Flux and sweat 14k medium solder to opposing sides of the head. Flux two 1.6mm inside diameter (ID) jump rings and place them against the sweat solder spots on the head. Heat the entire assembly until the solder flows. 

(I like to have a spare ball of solder on my soldering pick in case the sweat solder doesn’t catch the tiny jump ring [PHOTO 10].

Gold melts at a higher temperature and doesn’t oxidize as quickly as sterling silver does, giving you a bit more time to solder. 

Remove the heat, and then quench, pickle, and rinse the head. Repeat to solder jump rings to the second head.

Gold and pearl earrings_step 9
Gold and pearl earrings_step 10
Gold and pearl earrings_step 11
Gold and pearl earrings_step 12

Prepare the heads. Melt enough sealing wax to cover one end of a 1⁄2-in. (13mm)-diameter dowel. You’ll use the dowel as a dapping stick to hold the head while you cut the seat and set the ruby. 

Grasp the head in tweezers and use the torch to gently heat the head.

Place the warm head in the wax, holding it steady until it cools.

Measure a ruby with a spring gauge to get an exact measurement of the ruby’s girdle [PHOTO 11].





Set the rubies. When you’re cutting the seat in the prongs, don’t cut through more than 40 percent of each prong. Cutting the seat too deeply leaves the prong weak and susceptible to breaking. 

To make the first cuts in the prongs, use a flex shaft and a 45° setting bur that corresponds to the ruby’s girdle measurement [PHOTO 12 and Figure 1 - above].

Gold and pearl earrings_step 13
Gold and pearl earrings_step 14

To finish cutting the seat, use a 90° hart bur that is slightly smaller than the diameter of the ruby [PHOTO 13 and Figure 2 - above]

To remove the head from the dapping stick, gently heat the head while using tweezers to remove it. Remove any sealing-wax residue either by heating the head or by using a craft knife to chip off fragments of remaining wax. 

Place a ruby in the seat, and use chainnose pliers to gently squeeze the prongs onto the ruby [PHOTO 14]
Gold and pearl earrings_step 15
Gold and pearl earrings_step 16
Use the flat side of your flush cutters to trim excess prong tips if necessary [PHOTO 15]. Taking care not to chip the ruby’s facets, round off the prong tips with a cup bur [PHOTO 16]. Repeat to set the second ruby in the remaining head.
Pearl drops

Make the screw-eye pegs. The size of the holes in pearls varies, so insert a piece of scrap wire or a drill bit into your pearl to determine the corresponding gauge of wire you need for making the pegs. I used 20-gauge (0.8mm) square gold wire.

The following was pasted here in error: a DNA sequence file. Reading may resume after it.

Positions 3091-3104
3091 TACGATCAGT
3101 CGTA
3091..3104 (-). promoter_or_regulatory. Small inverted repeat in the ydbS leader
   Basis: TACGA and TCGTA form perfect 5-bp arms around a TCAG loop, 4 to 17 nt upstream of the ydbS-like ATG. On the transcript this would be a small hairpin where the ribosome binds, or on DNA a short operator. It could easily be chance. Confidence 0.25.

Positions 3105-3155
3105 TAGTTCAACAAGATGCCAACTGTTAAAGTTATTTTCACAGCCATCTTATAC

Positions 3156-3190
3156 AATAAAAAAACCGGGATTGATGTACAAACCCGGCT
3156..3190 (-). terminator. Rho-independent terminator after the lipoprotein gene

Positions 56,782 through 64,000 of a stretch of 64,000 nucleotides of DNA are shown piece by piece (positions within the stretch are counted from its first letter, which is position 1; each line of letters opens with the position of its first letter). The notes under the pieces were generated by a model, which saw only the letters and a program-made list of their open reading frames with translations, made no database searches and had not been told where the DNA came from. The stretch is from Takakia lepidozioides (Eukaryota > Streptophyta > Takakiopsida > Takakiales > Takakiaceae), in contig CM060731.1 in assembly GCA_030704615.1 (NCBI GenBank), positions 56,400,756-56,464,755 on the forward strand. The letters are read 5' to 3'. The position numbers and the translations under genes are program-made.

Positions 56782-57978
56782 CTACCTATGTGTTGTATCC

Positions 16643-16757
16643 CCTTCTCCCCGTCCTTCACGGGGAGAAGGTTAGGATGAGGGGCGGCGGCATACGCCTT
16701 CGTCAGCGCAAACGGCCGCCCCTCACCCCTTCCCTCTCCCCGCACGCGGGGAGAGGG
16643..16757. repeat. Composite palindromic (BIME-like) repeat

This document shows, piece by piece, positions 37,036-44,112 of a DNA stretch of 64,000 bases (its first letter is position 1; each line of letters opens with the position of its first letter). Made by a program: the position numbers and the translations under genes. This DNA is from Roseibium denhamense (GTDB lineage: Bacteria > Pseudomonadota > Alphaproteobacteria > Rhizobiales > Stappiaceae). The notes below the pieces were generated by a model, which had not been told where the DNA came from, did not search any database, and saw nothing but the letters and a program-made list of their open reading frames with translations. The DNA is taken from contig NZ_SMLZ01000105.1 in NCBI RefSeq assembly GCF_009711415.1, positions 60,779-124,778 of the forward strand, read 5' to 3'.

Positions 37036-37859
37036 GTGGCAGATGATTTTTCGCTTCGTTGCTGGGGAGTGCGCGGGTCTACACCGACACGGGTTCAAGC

Grip one end of a 2-in. (51mm) piece of wire in a vise, and grip the other end with vise-grip pliers [PHOTO 17]. Twist the wire, remove it from the vises, and trim the untwisted wire ends.

Gold and pearl earrings_step 17
Gold and pearl earrings_step 18
Gold and pearl earrings_step 19

Place two 1.6mm ID jump rings on the soldering pad and flux them. Sweat 14k medium solder to each end of the twisted wire. Solder each end of the twisted wire to a jump ring [PHOTO 18]

On each end, cut the twisted wire 7mm (1⁄4 in.) from the jump ring. Check the length of the screw-eye peg in the pearl hole [PHOTO 19]. The jump ring should be flush with the top of the pearl. If necessary, trim the peg to fit. 

Once the fit is exact, add a drop of cyanoacrylate glue to the peg and use your fingers to twist the peg into the pearl. 

Do not grasp the join with pliers or apply torque to the join, as this may cause the jump ring to break off, leaving the gold post in your pearl. If this happens, see the below tip, “Get the Post Out.”

Repeat to set the remaining screw-eye peg into the hole of the second pearl.

Every jewelry maker has a slightly different way to tackle the too-common problem of removing a glued post from a pearl. 

The general consensus is to soak the pearl in fingernail-polish remover overnight to dissolve the cyanoacrylate glue.

Then, using a drill bit that is smaller than the screw peg, carefully drill into the peg. Use a larger drill bit to remove the remaining peg. 

This is a very difficult and delicate procedure, so unless the matched pearls are extremely valuable, I recommend replacing the pearl instead.

Want to learn more about working with gold? View our article touching all the golden points about gold!
FIND MORE: earrings , metal

Want to leave a comment?

Only registered members of are allowed to leave comments. Registration is FREE and only takes a couple minutes.

Login or Register now.
Get awesome news, tips, & free stuff!